|Keywords:||subaltern; sex worker; China; media; representation; Spivak; post-communist|
|Full text PDF:||http://dspace.library.uu.nl:8080/handle/1874/338989|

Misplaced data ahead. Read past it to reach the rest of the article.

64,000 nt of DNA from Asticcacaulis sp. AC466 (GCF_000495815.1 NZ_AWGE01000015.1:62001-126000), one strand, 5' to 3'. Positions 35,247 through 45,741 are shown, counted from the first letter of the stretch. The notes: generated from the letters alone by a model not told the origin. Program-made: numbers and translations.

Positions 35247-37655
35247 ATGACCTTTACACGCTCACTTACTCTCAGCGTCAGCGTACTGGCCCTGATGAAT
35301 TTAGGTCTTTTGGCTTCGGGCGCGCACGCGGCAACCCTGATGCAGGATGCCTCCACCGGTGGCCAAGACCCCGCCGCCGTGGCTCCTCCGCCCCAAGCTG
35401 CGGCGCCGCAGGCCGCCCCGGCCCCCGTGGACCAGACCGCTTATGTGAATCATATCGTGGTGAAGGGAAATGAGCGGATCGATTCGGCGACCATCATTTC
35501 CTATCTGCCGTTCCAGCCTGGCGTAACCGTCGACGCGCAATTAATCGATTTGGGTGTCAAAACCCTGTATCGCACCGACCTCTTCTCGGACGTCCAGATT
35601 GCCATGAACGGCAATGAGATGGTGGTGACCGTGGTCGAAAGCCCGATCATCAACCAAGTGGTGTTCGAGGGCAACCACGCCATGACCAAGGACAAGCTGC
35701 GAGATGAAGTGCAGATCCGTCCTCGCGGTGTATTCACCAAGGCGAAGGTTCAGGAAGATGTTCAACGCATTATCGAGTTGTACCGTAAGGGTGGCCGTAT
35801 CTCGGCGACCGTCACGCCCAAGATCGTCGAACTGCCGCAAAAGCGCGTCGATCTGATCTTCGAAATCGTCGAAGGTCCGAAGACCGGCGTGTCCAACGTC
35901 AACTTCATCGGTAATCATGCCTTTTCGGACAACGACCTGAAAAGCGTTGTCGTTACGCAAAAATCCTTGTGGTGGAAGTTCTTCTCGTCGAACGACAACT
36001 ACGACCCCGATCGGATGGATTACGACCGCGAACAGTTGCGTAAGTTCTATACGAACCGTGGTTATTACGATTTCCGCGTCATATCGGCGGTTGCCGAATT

This studies examines different kinds of media representations and self-narrations of sex workers in post-socialist Chia. The central question this study ask is how do sex workers in China negotiate the forces of social stigma, the abolitionist-centered policy and media regulation, and how do they use self-representation as a way of resistance. The thesis first demonstrate the reality of sex workers in China and further define their subalternity, by contextualizing layers of disadvantages imposed on sex workers. This is followed by an analysis on Chinese state policy and its collaborative media propaganda. Further the thesis explores media representations of sex workers, in mainstream media, social media and self-produced media. This work concludes with a discussion of the possibility for sex workers to speak via the rise of new media and self-mediation. Because of the advance of technology, a more creative, precise and not entirely passive representation on the subaltern is made possible. Advisors/Committee Members: Quinan, Christine.